After a recap of Scully’s history of involvement in the X-Files, the final episode of this short season, “My Struggle II,” comes back hard to the all-encompassing conspiracy from the first episode and the pervasive alien DNA problem. It retells a much-told plot (shades of The Stand and The Omega Man) with oddly stagey exposition and an utter lack of humor or lightness in an attempt to reference all the previous episodes. The younger agents are back, the hospital from episode two is back, the religious iconography from episode five, the Cigarette Smoking Man, the internet conspiracy theorist. The conspiracy becomes amplified with anti-vaccination hysteria, threatened ecological collapse, chemtrails causing immune system failure, and a doomsday virus set to kill all humanity unless it can be nullified. Of course there is far too much loaded into a single episode, and it ends on a wicked cliffhanger.

It would be cruel not to continue the show.

The X-Files Season Ten: Mulder and Scully in action
The X-Files Season Ten: Mulder and Scully in action

As of now, Fox has not committed to any additional seasons, but the possibility remains open, especially with the strong ratings the mini-series has garnered. All in all, the renewed X-Files with its older, wiser, more tested and more contemplative agents is a comfortable place for viewers to fall back into. The storylines, while crowded in a short season, are well paced and well written despite large doses of silliness, and the overall mood is not one of reboot but of reflection. There is pleanty of excitement still to be had, an there are still some truths to be sought after in this new version. And I think there are plenty of fans still willing, and quite eager, to look.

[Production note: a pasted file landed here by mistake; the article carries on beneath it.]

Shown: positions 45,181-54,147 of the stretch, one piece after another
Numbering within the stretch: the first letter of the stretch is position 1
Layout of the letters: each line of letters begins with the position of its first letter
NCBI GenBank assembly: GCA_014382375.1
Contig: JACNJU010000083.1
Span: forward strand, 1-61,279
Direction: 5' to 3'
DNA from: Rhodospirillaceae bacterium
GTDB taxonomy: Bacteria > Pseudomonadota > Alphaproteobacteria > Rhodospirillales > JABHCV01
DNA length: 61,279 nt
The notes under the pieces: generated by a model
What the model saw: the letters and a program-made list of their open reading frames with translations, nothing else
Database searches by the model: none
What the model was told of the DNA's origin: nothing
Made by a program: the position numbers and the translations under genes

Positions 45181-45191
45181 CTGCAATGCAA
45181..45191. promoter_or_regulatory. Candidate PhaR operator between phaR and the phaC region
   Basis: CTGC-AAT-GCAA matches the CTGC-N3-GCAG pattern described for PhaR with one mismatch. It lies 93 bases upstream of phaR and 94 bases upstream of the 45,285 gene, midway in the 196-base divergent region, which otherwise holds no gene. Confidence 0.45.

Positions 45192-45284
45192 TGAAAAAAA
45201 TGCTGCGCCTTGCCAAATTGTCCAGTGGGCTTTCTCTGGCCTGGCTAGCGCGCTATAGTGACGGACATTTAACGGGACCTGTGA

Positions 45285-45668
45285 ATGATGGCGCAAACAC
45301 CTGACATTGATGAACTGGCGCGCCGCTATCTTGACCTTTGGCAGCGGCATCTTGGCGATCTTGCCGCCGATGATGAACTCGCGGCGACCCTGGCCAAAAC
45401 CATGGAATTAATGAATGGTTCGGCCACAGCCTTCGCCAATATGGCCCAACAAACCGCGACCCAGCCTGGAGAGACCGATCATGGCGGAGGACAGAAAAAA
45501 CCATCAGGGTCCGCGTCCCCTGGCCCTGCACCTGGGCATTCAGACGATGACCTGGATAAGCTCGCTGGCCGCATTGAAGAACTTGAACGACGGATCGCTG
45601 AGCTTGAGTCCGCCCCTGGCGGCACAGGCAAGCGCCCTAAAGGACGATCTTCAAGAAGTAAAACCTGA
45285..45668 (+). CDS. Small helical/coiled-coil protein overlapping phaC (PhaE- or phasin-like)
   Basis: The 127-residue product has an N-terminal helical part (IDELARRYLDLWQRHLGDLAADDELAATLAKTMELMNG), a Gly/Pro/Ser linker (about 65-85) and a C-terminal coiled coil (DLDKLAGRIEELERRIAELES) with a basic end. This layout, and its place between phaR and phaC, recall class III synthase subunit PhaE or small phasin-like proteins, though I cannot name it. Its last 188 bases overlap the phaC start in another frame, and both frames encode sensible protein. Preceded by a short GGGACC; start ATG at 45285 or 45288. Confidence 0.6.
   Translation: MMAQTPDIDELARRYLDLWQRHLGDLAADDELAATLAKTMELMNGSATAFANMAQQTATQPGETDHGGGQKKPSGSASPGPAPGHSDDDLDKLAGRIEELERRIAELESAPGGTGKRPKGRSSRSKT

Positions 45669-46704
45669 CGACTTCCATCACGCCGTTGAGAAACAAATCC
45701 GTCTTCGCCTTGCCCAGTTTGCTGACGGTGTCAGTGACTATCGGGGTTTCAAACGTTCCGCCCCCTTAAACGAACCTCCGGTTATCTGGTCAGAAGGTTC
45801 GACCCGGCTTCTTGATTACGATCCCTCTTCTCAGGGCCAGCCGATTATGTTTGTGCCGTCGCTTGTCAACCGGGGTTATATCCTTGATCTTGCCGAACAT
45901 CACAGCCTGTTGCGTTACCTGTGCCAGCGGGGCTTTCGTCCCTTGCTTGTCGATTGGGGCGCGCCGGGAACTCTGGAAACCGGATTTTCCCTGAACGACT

E.A. Ruppert contributes book and media reviews for NerdGoblin.com.  Thanks for checking this out. To keep up with the latest NerdGoblin developments, please like us on Facebook , follow us on Twitter, and sign up for the NerdGoblin Newsletter.